Zagg Pro Keys wraps a range of iPad models in a very protective case, and includes a removable keyboard that makes the tablet even more productive. It’s a full-featured accessory that comes at a relatively low cost.
I used the Pro Keys with my work/personal iPad for several days. Here’s what I found out.
Zagg Pro Keys review
An iPad can be so much more than a tablet. Connect a keyboard and it becomes a laptop ready for light duty: email, web, video, etc.
Zagg Pro Keys can be just what you need for this, especially as you can easily remove the keyboard while still using the tablet in its protective case.
There are versions made for the 10.2-inch iPad, the 10.9-inch iPad Air and the 11-inch iPad Pro. I’m testing the one for the 12.9-inch iPad Pro.
Hardware and design
This is called a keyboard case because it consists of two parts: a keyboard and a case. They cling together with magnets but can be easily separated. Or you can flip the keyboard around behind the screen.
Zagg Pro Keys folds up like a clamshell, but when open it uses a kickstand instead of hinges. The benefit of this design is it doesn’t take up much space on a desk or table. But it limits the angles at which you can prop up the display. It offers only two: 120 degrees (30 degrees past vertical) or 130 degrees (40 degrees past vertical). These are useful angles, but this is a limitation nonetheless.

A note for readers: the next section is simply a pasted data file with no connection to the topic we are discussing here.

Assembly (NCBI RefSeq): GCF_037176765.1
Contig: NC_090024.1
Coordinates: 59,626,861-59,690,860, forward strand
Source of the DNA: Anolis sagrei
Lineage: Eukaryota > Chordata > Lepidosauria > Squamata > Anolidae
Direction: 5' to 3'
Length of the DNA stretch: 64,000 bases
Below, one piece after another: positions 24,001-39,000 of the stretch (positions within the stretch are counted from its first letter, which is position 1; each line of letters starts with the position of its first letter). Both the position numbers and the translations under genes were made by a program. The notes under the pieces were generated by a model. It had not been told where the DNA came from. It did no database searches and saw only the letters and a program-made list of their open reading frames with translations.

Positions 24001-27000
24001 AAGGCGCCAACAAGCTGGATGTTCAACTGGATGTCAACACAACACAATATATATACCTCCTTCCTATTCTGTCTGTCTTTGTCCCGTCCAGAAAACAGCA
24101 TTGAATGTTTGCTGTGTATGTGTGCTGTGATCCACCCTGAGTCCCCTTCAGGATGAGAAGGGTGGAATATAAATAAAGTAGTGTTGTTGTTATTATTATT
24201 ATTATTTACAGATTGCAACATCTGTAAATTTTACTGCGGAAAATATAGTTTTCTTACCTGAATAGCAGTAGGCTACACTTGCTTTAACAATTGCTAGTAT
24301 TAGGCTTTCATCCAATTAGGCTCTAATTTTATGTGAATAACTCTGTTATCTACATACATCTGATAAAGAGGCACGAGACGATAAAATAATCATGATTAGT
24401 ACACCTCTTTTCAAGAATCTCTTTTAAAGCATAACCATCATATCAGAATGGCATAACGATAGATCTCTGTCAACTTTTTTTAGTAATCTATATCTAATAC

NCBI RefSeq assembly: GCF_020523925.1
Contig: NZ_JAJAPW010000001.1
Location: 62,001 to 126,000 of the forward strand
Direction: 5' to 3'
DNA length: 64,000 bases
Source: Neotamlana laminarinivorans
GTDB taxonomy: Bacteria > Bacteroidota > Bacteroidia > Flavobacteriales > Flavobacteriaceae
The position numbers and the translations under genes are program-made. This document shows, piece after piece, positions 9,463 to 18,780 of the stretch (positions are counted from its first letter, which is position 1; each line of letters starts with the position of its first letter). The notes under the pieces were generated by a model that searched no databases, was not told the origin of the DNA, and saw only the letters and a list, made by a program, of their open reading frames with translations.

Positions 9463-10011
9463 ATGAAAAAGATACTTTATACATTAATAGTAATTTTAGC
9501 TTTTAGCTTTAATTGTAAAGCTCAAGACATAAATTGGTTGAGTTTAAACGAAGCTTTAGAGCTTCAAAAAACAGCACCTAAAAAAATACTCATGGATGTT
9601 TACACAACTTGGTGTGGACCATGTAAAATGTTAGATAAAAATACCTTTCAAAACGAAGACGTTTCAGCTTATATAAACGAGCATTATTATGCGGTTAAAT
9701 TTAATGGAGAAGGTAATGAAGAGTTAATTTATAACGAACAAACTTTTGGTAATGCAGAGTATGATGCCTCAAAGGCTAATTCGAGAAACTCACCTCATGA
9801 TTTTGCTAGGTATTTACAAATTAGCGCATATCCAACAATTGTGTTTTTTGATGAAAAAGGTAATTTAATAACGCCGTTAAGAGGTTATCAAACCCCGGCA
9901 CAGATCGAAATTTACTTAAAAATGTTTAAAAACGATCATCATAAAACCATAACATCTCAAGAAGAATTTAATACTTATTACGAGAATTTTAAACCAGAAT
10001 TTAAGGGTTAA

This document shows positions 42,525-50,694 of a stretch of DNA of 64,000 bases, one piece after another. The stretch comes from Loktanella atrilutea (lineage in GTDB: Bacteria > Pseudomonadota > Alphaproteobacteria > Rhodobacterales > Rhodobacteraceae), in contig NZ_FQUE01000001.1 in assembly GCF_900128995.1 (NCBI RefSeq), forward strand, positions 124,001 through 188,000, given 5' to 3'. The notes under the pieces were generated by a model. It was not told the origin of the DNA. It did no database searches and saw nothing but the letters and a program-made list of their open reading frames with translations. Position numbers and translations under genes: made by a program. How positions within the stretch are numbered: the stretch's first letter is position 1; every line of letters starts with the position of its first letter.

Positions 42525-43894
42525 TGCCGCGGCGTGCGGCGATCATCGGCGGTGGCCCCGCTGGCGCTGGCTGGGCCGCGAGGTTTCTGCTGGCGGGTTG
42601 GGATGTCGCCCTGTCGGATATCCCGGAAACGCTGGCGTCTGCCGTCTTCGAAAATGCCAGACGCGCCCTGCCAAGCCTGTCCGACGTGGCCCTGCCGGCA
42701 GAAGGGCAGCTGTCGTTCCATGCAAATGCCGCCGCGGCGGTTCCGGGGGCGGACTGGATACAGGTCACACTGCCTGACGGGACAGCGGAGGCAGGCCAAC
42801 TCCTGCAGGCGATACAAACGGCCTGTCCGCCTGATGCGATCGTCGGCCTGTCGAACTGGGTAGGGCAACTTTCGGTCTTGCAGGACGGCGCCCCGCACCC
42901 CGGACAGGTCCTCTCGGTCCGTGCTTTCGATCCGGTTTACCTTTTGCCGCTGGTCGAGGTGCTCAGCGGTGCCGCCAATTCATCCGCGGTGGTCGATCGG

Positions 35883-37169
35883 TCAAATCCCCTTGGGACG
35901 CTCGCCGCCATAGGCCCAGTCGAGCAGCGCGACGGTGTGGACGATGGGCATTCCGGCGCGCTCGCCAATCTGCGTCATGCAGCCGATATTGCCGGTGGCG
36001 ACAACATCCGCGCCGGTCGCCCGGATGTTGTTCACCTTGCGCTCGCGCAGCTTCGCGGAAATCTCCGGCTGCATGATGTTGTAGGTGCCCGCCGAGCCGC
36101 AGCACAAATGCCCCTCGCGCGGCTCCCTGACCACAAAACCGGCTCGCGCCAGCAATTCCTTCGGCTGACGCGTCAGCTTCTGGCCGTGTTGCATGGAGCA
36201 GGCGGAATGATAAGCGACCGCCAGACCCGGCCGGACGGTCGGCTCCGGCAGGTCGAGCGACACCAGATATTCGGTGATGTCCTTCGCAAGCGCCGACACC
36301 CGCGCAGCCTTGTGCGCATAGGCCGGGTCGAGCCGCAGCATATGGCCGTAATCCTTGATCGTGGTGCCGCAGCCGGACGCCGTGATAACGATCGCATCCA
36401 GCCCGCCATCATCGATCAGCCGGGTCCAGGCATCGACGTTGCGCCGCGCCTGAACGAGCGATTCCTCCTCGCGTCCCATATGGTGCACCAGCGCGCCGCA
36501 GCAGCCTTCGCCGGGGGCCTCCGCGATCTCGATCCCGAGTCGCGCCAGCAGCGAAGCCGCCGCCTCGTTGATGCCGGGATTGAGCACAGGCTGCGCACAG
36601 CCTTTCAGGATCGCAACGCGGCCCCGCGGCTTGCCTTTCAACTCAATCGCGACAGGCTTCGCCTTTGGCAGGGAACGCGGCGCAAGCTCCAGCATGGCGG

You might want to leave the keyboard behind when you don’t need it. I’m testing the version for the 12.9-inch iPad Pro and the removable keyboard weighs 1.4 pounds. The case that wraps around the iPad is 0.5 lbs. Extra bulk is inescapable with this type of accessory, but this one is a bit more than is typical.
Just be aware though, the kickstand is built into the keyboard so you can’t prop up the tablet without the keyboard.
The material Zagg chose for the Pro Keys’ exterior is a sort of artificial suede in a dark gray color. Beauty is in the eye of the beholder, but I’m not a fan of this look. The texture makes it easier to hold onto your tablet, though.
Perhaps the important detail to know about the Pro Keys is that Zagg promises 6.6 feet of drop protection. If you’re concerned about breaking your tablet, this is critical… and not something you get with many keyboard cases.
Even without the clip-on keyboard to protect the display, the case covers the back and sides of the iPad. And there’s a lip around the screen to make it less likely to get scratched.
There are openings for the ports and rear cameras. And the buttons are protected by covers that don’t interfere with their use. Plus, Zagg built in channels that guide the audio from the speakers toward the user. As the speakers normally point away from the user, I found this a welcome improvement.
An Apple Pencil slot sits on one edge, and the stylus is held in place by the flap that holds the Pro Keys closed. I tested, and the magnets built into the Apple Pencil 2 work through the case, and the stylus charges, too.
The size of the keyboard in the Zagg Pro Keys depends on the screen size of the tablet it’s designed for. I’m testing the 12.9-inch version so there’s room for a full-size laptop keyboard. It’s 10.5 inches wide, And most keys are 0.6 in. wide and 0.6 in. tall with very rounded edges. There’s about 0.1 in. of key separation, and decent key travel for a portable keyboard.